Implementing DI (Hi z inputs) on preamps

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Implementing DI (Hi z inputs) on preamps

Postby harry » Wed Nov 01, 2006 5:09 pm

hi all,

i have been collecting a heap of parts transformers, meters, doa's etc.

it is my plan to build a pair each of about 6 diff kinds of pres (1272/1290 style, api 312 style, ssl 9k, jlm twin servo etc, and rack up an audix 35102 and 35302 channel strips calrec pq1253 strips, and yamaha pm1000 channels.

I will be mainly recording hi z instruments (acoustic, and electric guitars - passive pickups, and through old guitar pedals (usually have a high output impendance) and low line level signals (analog synths and keyboards (fender rhodes, hohner pianet, yamaha cp30 and effects)

I have convinced myself that the magic 'funk' im after is gonna be imparted by those lovely transformers ive been collecting (marinair, sowter, carnhill, lhundahl etc).

i have noticed that the usual way to implement a di input is to bypass the input transformer and connect to the first gain stage (transistor or op amp).

synths and samplers can often sound a bit too squeaky clean and 'static' when the outputs are going straight into the soundcard. I want to hopefully impart that 'iron' on to the sounds.

My question are: (sorry if i am a bit unclear)

1. Will implementing a (HI-z) di input to run through the transformer give me the 'funk' or the 'iron' sound that comes from transformers?

2. Is it desirable or even possible to do this??

3. Would i be better off racking like these 12 pres without D.i inputs and then make simple (are there simple circuits around) di boxes that i could connect between the hi z sources and mic pres when needed.

i know on a technical level it would seem stupid to go unbalanced to balanced and then back again just to get to use an input tranny but maybe it would flavour the sound the way i would like.


p.s - im into 70's disco and funk so those huge tape sounds. i want my hi hat's to go 'ssssh' instead of 'tuk'. I also love those 'shit' cardboard drum sounds that many people laugh at. Good old rock records also have the type of sound im after.

thanks guys
harry
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Postby chris p » Wed Nov 01, 2006 8:35 pm

Hi Harry

LOTS of issues in that post, and I'm not sure I can answer them all.

Re putting stuff through the input trannies, remember they are generally wound to give some, or even a lot (like between 12 and 18db) of gain just through the tranny, before it even hits the gain stage. If your signal starts out hot, adding this much gain is just going to massively overload your gain stages and drive them into distortion of the not nice kind.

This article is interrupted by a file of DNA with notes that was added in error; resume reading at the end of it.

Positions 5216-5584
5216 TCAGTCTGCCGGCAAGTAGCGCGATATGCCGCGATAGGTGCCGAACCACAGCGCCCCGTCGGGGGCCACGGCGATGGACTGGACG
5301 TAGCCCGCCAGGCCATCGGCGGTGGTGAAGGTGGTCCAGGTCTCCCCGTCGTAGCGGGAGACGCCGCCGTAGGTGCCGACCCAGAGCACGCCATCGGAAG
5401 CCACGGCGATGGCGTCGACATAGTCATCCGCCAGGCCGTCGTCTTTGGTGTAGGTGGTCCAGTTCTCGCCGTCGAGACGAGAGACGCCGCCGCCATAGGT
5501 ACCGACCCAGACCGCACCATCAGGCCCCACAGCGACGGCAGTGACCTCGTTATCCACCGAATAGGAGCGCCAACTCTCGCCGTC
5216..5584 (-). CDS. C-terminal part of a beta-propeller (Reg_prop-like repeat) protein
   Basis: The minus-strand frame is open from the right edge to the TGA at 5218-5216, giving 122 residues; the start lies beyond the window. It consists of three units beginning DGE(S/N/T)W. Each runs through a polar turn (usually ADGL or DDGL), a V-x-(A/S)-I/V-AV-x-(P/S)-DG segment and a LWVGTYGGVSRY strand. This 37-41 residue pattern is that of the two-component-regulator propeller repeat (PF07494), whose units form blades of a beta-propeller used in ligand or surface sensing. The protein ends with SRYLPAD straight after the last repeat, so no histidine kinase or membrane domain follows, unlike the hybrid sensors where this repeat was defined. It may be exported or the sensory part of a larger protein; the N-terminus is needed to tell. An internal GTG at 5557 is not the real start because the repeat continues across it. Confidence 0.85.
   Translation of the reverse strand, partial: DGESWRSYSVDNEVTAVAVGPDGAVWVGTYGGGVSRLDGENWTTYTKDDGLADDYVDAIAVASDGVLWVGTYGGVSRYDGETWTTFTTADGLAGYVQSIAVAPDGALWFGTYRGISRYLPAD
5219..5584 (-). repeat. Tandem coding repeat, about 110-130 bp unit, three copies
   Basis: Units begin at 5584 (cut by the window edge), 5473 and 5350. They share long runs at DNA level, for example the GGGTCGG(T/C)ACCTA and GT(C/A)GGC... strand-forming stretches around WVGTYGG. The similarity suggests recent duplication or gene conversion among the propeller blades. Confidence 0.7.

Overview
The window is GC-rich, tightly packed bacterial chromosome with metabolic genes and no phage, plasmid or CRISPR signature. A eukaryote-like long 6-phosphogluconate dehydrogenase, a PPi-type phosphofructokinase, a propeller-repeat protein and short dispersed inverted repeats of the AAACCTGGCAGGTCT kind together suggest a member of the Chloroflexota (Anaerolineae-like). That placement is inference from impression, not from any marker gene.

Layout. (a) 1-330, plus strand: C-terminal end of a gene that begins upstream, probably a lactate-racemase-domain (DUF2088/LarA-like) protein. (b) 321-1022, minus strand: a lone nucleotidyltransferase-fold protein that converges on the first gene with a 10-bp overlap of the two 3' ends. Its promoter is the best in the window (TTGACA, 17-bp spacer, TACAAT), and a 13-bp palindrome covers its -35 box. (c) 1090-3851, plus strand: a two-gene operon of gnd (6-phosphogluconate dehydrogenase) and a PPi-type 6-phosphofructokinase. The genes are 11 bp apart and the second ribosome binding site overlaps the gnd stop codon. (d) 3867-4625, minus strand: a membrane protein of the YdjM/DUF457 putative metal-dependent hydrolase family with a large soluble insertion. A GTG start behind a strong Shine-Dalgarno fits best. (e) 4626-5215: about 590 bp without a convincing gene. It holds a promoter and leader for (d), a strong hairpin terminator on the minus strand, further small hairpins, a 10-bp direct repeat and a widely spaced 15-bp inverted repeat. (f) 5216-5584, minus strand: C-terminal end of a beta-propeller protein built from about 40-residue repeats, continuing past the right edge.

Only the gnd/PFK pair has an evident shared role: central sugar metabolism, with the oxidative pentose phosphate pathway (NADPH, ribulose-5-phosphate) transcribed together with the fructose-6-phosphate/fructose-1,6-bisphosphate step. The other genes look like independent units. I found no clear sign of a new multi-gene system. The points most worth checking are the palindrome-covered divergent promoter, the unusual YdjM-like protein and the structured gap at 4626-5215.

So to answer (2), its not that you CANNOT wire your DI input into the input tranny, its rather than most DI signals (including pedals, low line signals, etc) are going to be way too hot for that to be a good thing .... unless you have dropped the signal level down to something like a mic level beforehand.

To return to (1), "iron" is somewhat mythical - yes, there are measurable things happening to the audio when the core of a tranny gets saturated blah blah blah, BUT the smooth velvet you are looking for is NOT obtained by just throwing in as much iron as you can between signal in and signal out. The sound you are looking for is actually better called "great design" and "great components matching to the job they have to do". Trannies play a part of this to be sure, but its the tranny in relation to the gain stage in relation to the buffering in relation to the circuit design in relation to the quality of the knobs. You can't just pick out the tranny and say eureka. Tranny's were not added to circuits for their sound, remember, but for electrical isolation and impedance matching.

Re (3), what you suggest is they way I do it, but as noted above, you need your external DI to return the signal level to something like a mic output if you want to pass it through a preamp (the alternative is to have your DI bump the signal up to +4 line for direct plugin to your recorder / DAW interface). I have external DI's (like the DI Joe project, as well as some nice heavy passive DI's I bought dirt cheap off ebay), and all can attenuate the signal to achieve this. But this one's a matter of taste, choice, and how you work best. I'm a nut for flexibility, so a wired in DI would only work for me if ALL my preamps had DI ins, and that just not necessary.

Finally, you've got an ambitious DIY list there - are you sure you would not be better just getting a PM1000, or even a PM700, mixer instead?
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